AI Is Generating All the Buzz
It’s hard to believe that this is already the fifth year that we are publishing our CRM Top 100. In this issue, we identify the top 100 suppliers of software to help companies with their customer service, marketing, and sales initiatives. We also highlight what we and trusted industry insiders consider to be the hottest trends and technologies, both today and in the short-term future.
Not surprisingly, artificial intelligence—or more specifically, generative AI—makes up a huge share of our coverage this year. It was first introduced late last year, and its impact was immediate and widespread.
Generative AI is causing quite a buzz in CRM circles and boardrooms across the world because of the increasing popularity of programs like OpenAI’s ChatGPT to produce content, including marketing and sales emails, product descriptions, web content, social media posts, ad copy, automated responses to customer and employee queries, sales call follow-up recommendations, and so much more, within seconds.
Since its introduction in November, ChatGPT has become extremely popular, luring in more than 1 million users in just its first week. Many other companies, including Microsoft and Google, have since rushed in to develop their own competing generative AI products. Their number is sure to keep growing as an array of startups emerge and major technology providers compete for mindshare.
The market for generative AI is still very much in its infancy. While such tools have been in development for years, the wide-scale rollout of these models is a recent phenomenon. Many vendors’ products are still in the beta or initial launch stage.
CRM software suppliers of every type have also been quick to introduce generative AI capabilities into their solutions, allowing large language models to create everything from contact center staffing forecasts to sales forecasts, from automated responses to customer chatbot inquiries to customer objections to marketing messages, from single blogposts on social media to videos to be used in large-scale social media advertising campaigns. And, as our experts point out throughout this issue, we are just starting to scratch the surface of what’s possible with generative AI. The introduction of new integrations and new use cases is a daily occurrence. Just scan the news stories on our website if you need proof.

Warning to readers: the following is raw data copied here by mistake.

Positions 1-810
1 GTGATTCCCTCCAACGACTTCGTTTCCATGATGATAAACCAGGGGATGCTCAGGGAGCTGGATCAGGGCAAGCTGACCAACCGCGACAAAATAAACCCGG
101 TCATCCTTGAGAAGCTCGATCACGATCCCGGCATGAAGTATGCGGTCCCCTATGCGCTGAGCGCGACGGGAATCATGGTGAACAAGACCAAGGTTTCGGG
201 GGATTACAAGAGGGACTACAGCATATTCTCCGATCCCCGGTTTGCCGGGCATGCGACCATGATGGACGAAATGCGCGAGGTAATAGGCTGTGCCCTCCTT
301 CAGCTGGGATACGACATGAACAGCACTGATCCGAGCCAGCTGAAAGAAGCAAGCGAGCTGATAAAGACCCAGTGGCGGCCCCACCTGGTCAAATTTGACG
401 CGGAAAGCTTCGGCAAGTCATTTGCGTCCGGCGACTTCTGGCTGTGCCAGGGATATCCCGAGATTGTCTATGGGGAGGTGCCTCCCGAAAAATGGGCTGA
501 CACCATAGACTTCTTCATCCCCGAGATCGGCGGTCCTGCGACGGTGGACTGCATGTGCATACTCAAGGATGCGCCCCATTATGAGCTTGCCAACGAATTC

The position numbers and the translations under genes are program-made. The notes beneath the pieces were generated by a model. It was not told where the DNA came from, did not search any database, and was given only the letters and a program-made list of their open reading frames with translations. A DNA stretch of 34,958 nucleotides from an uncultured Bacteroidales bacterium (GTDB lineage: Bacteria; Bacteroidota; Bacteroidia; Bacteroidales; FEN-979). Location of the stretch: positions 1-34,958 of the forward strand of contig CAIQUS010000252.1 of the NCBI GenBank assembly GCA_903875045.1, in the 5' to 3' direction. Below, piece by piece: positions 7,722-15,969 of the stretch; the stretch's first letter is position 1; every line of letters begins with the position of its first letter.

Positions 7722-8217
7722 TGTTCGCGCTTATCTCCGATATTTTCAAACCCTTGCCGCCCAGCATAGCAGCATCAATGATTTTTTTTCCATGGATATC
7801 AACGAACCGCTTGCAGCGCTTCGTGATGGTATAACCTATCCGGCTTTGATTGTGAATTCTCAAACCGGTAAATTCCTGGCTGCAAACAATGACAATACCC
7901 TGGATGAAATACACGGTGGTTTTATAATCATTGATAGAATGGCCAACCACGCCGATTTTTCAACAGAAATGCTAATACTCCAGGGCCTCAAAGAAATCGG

Or, you could consider this stat from Statista: 73 percent of U.S. marketing professionals reported using generative AI tools, such as chatbots, as a part of their work today.
Additionally, a new S&P Global Market Intelligence report predicts that the market for generative AI offerings will reach $3.7 billion this year and expand to $36 billion by 2028, at a compound annual growth rate of 58 percent. That kind of growth would certainly be unprecedented.
Generative AI works by taking huge amounts of information from across the internet and internal company data sources and then using that information to make predictions and create output based on preset prompts and guardrails.
And while this output can be crafted in an instant, with AI performing in mere seconds what would have taken a team of analysts and data scientists hours, if not days or weeks, to complete, there are no guarantees that what the generative AI generates will be correct. The responses might incorporate biases inherent in the content it ingests or the models on which it was trained. Problems only multiply if the data from which the generative AI draws its conclusions is flawed or outdated, as is so often the case in many companies.
These generative AI tools don’t necessarily know whether the things they produce are accurate, and users have little way of knowing which information was used or how it was processed by the AI algorithms to generate content. Therefore, it would be unwise, certainly in the short term, to rely solely on the information or content they create, or worse, to scrap humans entirely in favor of such automation.
Frank Schneider, a vice president and artificial intelligence evangelist at Verint, said it perfectly:
“That is folly. It’s not just another chatbot. It’s a new source of data that is easier to query and leverage. But like nuclear power, it’s a little more dangerous at times.”
Leonard Klie is the editor of CRM magazine. He can be reached at email@example.com.
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